We’ve vetted these brands and have checked in with the masses, and if we could give three thumbs up, we would. For now, we’ve settled with two.
If you’re wary of new brands just barely in the market, you won’t have to worry about Alvarez.
They’ve probably been around longer than you’ve been alive.
They know what they’re doing, and it’s apparent with the amount of quality they offer in their guitars.
Maybe it’s their tone, craftsmanship, and feel that has artists turning to Alvarez.
Blueridge is a brand owned by Saga Musical Instruments, but Blueridge is known for its own respects. Made in China, they’re especially known for their affordability and quality. They’ve been praised in the media, and they’ve been swung by many famous musicians in the guitar industry. But, Blueridge is particularly noted for their prewar and historic reproduction models that many bluegrass and folk players love.
Bristol is a family brand of Blueridge which is a sub brand of Saga Musical Instruments.
Bristol by Blueridge guitars offer entry-level and beginner quality that don’t cost a fortune.
Saga proves that they can hit any price point so that every aspiring musician can afford a trustworthy instrument.
Traditional sound, good quality, and low prices is something Bristol can do, and do it well they do.
This company is young, it’s just a babe, but with its new entrance to the market, they’re dedicated to bringing the latest innovation, developments, and manufacturing techniques to the music game.
Their concept is to provide quality that’s good enough for the pros while allowing their instruments to be approachable for every player regardless of budget.
Don’t be surprised if you see a trend with Donner throwing in extra freebies and/or bundle kits in the guitar buy.
Guitar brands don’t get much older than Epiphone, although they haven’t always been known as Epiphone.
These days, we know Epiphone is owned by the parent brand of Gibson, and with that comes a tall order of quality expectations, and yes, they don’t just make electric guitars.
Epiphone knows how to draw out the authentic sound of an acoustic with their many models.
Trying to list every Epiphone player in history would take a whole page of its own. Will you be one of them?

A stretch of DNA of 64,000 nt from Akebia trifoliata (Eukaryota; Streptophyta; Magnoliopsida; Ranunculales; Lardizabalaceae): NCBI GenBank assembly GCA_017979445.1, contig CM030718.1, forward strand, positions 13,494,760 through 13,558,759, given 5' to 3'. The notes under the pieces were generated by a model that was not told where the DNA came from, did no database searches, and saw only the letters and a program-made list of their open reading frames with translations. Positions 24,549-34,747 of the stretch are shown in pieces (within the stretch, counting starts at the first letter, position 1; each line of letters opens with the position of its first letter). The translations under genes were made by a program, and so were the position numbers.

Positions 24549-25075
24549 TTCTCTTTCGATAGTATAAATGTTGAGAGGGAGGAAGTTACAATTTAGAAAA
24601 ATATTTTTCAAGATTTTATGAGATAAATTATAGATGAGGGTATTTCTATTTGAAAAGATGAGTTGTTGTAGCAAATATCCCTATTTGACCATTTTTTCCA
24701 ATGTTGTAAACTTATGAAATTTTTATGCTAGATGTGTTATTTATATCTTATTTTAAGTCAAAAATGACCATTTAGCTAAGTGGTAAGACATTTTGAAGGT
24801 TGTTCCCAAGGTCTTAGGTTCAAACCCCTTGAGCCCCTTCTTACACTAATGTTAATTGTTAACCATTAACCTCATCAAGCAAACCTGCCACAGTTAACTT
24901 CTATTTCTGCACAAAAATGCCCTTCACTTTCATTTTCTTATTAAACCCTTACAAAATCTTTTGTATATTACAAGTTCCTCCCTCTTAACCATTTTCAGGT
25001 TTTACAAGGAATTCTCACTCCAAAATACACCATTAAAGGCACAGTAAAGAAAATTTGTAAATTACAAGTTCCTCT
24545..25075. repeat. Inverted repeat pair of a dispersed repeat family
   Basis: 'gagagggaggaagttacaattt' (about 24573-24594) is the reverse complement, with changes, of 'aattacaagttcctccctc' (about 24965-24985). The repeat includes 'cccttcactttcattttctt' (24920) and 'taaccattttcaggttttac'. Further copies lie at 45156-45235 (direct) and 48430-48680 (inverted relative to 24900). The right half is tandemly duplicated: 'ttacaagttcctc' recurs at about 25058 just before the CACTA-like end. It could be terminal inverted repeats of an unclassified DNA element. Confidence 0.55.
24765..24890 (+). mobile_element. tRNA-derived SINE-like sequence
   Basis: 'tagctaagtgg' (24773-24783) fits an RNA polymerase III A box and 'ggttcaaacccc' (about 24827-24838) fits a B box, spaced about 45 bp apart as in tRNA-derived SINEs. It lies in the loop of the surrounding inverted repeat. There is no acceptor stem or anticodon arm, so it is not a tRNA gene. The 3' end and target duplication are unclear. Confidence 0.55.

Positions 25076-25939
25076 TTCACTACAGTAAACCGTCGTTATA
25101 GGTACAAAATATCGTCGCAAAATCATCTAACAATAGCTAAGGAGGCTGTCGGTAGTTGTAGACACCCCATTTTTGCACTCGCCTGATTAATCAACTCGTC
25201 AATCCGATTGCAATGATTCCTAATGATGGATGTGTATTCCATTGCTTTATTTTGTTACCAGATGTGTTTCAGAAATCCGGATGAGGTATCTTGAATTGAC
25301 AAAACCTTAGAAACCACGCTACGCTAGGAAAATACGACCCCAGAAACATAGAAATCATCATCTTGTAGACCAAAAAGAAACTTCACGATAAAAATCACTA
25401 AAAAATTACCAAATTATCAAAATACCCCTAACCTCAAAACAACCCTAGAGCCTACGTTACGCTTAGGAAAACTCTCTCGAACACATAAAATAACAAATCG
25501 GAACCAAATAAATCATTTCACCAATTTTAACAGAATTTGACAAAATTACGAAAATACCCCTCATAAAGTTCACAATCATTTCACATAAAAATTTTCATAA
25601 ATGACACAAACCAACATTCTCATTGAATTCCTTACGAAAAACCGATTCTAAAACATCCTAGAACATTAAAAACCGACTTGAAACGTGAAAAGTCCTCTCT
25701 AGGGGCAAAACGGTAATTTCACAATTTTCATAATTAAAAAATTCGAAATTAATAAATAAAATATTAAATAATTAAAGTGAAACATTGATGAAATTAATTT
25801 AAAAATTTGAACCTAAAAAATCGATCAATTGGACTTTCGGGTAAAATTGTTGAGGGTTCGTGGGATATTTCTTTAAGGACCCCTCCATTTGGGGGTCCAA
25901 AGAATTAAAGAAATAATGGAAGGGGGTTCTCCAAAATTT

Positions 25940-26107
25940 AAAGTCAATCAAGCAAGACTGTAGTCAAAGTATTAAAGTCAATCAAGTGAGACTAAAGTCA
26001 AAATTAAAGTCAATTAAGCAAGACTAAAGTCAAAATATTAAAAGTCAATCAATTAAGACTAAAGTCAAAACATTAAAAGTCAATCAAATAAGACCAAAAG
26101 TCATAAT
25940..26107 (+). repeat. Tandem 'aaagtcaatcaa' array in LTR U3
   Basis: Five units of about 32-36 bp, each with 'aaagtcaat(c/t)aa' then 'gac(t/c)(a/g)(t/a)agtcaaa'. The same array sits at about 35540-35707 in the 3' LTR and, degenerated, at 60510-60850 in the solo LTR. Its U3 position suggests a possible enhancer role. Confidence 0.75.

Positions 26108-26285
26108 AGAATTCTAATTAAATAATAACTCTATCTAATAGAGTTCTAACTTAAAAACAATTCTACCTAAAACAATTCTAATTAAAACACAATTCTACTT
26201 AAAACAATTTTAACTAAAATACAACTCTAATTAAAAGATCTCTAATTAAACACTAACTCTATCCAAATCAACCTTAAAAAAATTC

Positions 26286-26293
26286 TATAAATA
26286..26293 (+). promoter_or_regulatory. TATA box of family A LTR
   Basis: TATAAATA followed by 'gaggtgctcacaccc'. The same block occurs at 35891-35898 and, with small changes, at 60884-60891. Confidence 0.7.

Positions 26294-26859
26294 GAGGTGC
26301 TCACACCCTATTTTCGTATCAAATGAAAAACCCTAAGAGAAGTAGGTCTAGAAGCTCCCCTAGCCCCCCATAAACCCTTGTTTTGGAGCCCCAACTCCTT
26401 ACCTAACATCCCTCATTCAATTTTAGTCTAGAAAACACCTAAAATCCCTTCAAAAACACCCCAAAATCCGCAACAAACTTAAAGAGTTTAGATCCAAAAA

Everyone knows Fender. They are, after all, the largest guitar manufacturer in the world, and they’ve been around for longer than half a century. With their seemingly never-ending inventory of guitars, they can offer price ranges, quality, and value that most other manufacturers can’t keep up with. Whether it’s your first-time buy, beginner guitar or an expensive, professional model, it’s a given that Fender has it.
Gibson. The brand name is a full sentence in and of itself. They’ve established themselves in history with their eclectic electric guitars and their acoustic masterpieces.
Maestro by Gibson is a legitimate Gibson-owned brand that brings that Gibson touch at a much more affordable price point.
When there’s this brand labeled on your headstock, why put your money anywhere else?
“That great Gretsch sound” has been a catchphrase for a long time. Gretsch is one of the oldest manufacturers on the block with over a century of experience in the industry, and now their great sound is available around the world.
In 2002, Fender Musical Instruments Corp. (FMIC) took over manufacturing and distributing to help players around the globe get their hands on an iconic American guitar.
Gretsch has been praised by many a famous guitar artist, and you’ll know why when you get your hands on one. FMIC is the same parent company of Fender, Squier, Jackson, and many others.
Technically, Ibanez has been around since the turn of the 20th century, but Ibanez as we know it officially came into the picture in the ’50s. They have a significant history in seeing the Japanese manufacturer into the United States game, and Ibanez continues to prove that they’re worth playing. We’re fascinated by their guitars, especially when it comes to quality, craftsmanship, beauty, and value embedded in one guitar. Ibanez proves that one guitar can certainly have it all.